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3 Asymmetrical Strategies with No Obvious End

Kim So Yeol  |  2013-04-10 21:47
North Korea is now pursuing a three-pronged asymmetrical strategy, one involving missiles, nuclear devices and cyber warfare. It is designed to put pressure on the international community without demanding continual domestic mobilization or running the risk of an armed conflict that would put the existence of the North Korean state itself in peril.

First, according to the South Korean government, Pyongyang is now planning to launch a number of missiles. At the same time, there are fresh signs of activity at the countrys nuclear test site in North Hamkyung Province. Simultaneously, it has also been determined that last months massive, and effective, digital attacks on South Korean banking and media companies, including Daily NK, were the work of North Koreas General Bureau of Reconnaissance.

On the missile launch threat, South Koreas foreign minister, Yun Byung Se told a parliamentary committee earlier today, "According to intelligence obtained by our side and the United States, the possibility of a missile launch by North Korea is very high. The intelligence in question apparently shows that North Korea is preparing missiles for launch from an East Sea location in South Hamkyung Province. As a result, the military authorities in South Korea have raised their readiness level from WATCHCON 3 to WATCHCON 2.

The long-term issue is, of course, that North Korea is not able to stop at this missile threat. If it launches missiles in violation of UN Resolution 2094, the issue will go back to the UN Security Council. If the UN Security Council discusses additional sanctions, North Korea will have to respond with further acts of belligerence. Although war is unlikely, this is nonetheless a vicious cycle with no obvious end: by way of example, North Koreas third nuclear test came nominally in response to sanctions implemented by the UN as a result of the countrys missile launch last December.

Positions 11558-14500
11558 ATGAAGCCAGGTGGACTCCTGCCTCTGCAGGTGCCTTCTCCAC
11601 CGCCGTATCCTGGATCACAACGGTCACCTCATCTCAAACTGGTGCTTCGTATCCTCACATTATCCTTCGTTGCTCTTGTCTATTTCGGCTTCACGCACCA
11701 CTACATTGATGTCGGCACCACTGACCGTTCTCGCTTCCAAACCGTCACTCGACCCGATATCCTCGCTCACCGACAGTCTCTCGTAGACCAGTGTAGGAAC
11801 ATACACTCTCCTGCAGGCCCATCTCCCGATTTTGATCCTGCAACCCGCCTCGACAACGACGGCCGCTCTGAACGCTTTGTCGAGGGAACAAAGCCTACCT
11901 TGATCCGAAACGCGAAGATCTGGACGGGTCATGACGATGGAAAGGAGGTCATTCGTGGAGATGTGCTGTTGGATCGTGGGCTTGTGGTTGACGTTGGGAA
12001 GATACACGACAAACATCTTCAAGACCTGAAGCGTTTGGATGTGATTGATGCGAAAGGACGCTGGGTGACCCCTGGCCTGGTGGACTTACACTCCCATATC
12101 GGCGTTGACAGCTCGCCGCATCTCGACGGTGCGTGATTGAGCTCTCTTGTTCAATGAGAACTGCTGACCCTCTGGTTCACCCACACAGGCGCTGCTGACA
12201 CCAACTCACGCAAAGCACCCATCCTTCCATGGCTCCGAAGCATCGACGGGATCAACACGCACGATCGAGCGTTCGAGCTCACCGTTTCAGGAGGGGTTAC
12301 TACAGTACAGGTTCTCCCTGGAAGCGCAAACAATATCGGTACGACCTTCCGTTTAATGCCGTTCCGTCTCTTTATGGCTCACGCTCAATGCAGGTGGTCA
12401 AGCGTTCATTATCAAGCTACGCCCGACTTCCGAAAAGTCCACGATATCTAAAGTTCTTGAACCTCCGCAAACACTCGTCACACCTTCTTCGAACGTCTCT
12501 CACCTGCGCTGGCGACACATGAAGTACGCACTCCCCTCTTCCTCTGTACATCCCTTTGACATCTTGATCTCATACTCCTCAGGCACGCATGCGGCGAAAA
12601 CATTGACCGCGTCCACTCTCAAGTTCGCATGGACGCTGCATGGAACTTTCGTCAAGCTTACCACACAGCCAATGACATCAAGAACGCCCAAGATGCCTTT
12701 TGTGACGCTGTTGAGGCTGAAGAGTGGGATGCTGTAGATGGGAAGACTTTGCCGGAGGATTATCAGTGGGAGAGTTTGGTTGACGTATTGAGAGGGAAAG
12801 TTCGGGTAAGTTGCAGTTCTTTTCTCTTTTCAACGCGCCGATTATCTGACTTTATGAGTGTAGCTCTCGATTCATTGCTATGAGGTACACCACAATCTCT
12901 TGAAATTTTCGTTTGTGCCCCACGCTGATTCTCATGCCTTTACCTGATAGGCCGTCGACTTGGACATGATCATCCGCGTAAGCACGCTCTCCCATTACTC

Perhaps proving that North Korea is thinking a number of steps ahead, there are already vehicles at the nuclear test site near Punggye-ri in North Hamkyung Province. For its part, South Korea is confident that the North is in a position to conduct a further nuclear test at a time largely of its political choosing. Of course, even when the current situation finally transitions into a dialogue phase, as it remains likely that it will, North Korea will still need to keep developing its nuclear technology so as to maintain its nuclear-armed status. A permanent peace is seemingly not on the agenda, and those most likely to suffer are the North Korean people.

No matter what the North Korean media may say about simultaneously developing weapons and the economy, the so-called 'byungjin line', the country has chosen a path of regime maintenance through asymmetrical warfare across three spheres: missile launches, nuclear tests and cyber warfare. It is a realistic approach for them, one that allows for displays of strength without inciting armed conflict as outright physical provocations are now bound to do. The Kim Jong Eun regime needs to expand the leaders power base, and has concluded that the only effective way to do so in safety is through these means.
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